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Judge Halts New York from Cutting $250 Million from City Schools

By Jack Phillips
Epoch Times Staff
Created: February 22, 2013 Last Updated: February 25, 2013
Related articles: United States » New York City
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Governor of New York Andrew Cuomo speaks on Feb. 6, 2013 in New York City. (Bryan Bedder/Getty Images)

Governor of New York Andrew Cuomo speaks on Feb. 6, 2013 in New York City. (Bryan Bedder/Getty Images)

NEW YORK—A judge in Manhattan temporarily blocked Gov. Andrew Cuomo from withholding $250 million in aid to New York City schools, arguing that the state should not penalize students and teachers after union and education officials did not come to an agreement over how to conduct teacher evaluations.

The New York City Department of Education and the United Federation of Teachers (UFT), the union, could not come to an agreement last month. Cuomo had promised to withhold the funding after the city and the teachers’ union failed to meet the Jan. 17 deadline.

“The purpose of the preliminary injunction is to maintain the status quo of the parties pending the outcome of the litigation,” reads a court injunction issued by Justice Manuel Mendez of the State Supreme Court.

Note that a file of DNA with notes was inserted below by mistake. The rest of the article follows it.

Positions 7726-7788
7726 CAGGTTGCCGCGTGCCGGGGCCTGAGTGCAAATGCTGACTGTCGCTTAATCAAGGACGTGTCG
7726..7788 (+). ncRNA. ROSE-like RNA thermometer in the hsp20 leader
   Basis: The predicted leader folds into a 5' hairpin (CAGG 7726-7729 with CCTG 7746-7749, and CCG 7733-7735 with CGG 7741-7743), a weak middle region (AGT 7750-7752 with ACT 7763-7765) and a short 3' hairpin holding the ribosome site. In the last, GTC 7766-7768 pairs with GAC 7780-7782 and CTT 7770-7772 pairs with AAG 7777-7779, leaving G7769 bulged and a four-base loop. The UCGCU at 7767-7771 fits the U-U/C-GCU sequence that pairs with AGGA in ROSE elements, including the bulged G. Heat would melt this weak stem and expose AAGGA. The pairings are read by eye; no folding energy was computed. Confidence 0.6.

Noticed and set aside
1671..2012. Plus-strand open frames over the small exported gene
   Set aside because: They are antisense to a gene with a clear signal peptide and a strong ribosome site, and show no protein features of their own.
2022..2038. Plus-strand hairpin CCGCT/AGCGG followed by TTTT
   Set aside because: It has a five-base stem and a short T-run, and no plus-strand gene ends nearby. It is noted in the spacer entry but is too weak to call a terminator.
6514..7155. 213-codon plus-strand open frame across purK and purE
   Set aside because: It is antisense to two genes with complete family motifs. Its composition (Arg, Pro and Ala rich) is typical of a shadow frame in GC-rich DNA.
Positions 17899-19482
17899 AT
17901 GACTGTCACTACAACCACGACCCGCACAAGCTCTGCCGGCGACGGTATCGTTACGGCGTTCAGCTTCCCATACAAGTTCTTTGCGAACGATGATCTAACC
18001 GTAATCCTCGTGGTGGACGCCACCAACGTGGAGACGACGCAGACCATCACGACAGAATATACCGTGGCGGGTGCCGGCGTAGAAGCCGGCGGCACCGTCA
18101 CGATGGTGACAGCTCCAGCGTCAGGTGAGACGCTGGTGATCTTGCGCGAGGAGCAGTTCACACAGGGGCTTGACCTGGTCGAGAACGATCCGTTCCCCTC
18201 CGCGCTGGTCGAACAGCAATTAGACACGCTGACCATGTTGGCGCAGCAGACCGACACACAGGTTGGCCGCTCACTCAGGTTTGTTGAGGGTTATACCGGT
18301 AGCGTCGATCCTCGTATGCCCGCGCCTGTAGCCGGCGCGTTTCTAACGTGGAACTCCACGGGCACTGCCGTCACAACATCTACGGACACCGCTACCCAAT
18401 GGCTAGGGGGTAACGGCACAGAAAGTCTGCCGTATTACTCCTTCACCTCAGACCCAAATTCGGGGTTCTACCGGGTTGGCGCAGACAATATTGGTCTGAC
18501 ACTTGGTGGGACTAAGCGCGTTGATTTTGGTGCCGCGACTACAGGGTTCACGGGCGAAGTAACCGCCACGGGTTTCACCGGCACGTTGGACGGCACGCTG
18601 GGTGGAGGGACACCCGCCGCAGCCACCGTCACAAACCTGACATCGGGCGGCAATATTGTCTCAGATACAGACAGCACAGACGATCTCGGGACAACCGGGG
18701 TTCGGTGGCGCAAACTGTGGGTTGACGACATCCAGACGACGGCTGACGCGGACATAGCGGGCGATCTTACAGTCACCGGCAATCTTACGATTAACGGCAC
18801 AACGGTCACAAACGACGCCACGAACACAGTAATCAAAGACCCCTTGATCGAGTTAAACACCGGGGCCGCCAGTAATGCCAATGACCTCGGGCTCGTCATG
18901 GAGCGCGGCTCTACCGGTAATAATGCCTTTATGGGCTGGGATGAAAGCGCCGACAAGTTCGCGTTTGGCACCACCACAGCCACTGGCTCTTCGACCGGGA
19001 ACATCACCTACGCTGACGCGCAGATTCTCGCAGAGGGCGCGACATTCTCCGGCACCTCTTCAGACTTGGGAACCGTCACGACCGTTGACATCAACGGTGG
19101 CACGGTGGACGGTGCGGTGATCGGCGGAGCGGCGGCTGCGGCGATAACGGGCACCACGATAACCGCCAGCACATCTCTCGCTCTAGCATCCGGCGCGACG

It was reported earlier this month that a group of parents and students filed the lawsuit, claiming that students’ constitutional rights would be violated.

Mendez appeared to agree: “The approximately $250 million dollars in funding for the 2012-2013 school year, is vitally needed for New York City school students to ensure that they get the opportunity to achieve a sound basic education,” the court document reads.

“Due process rights are being violated because of the harsh, unreasonable and arbitrary manner in which penalties were imposed on students who had nothing to do with” the talks between city officials and the UFT, it added. 

Cuomo had made the teacher evaluation system a condition for receiving the millions of dollars in state aid, reported Reuters. He refused to push back the deadline.

A spokesperson with Cuomo’s office told the news agency that the state will appeal Friday’s ruling.

When New York and the teachers’ union failed to reach an agreement last month, they both blamed one another.

“The intransigence of the Bloomberg administration on key issues has made it impossible to reach agreement on a new teacher evaluation system,” wrote UFT head Michael Mulgrew at the time.

But Mayor Michael Bloomberg said the union walked away from the negotiations.

“Instead of working with us to tie up the loose ends of this agreement, they continued to insert unrelated, extraneous issues into these negotiations. The effect was to set the talks back, time and time again,” he said a month ago.

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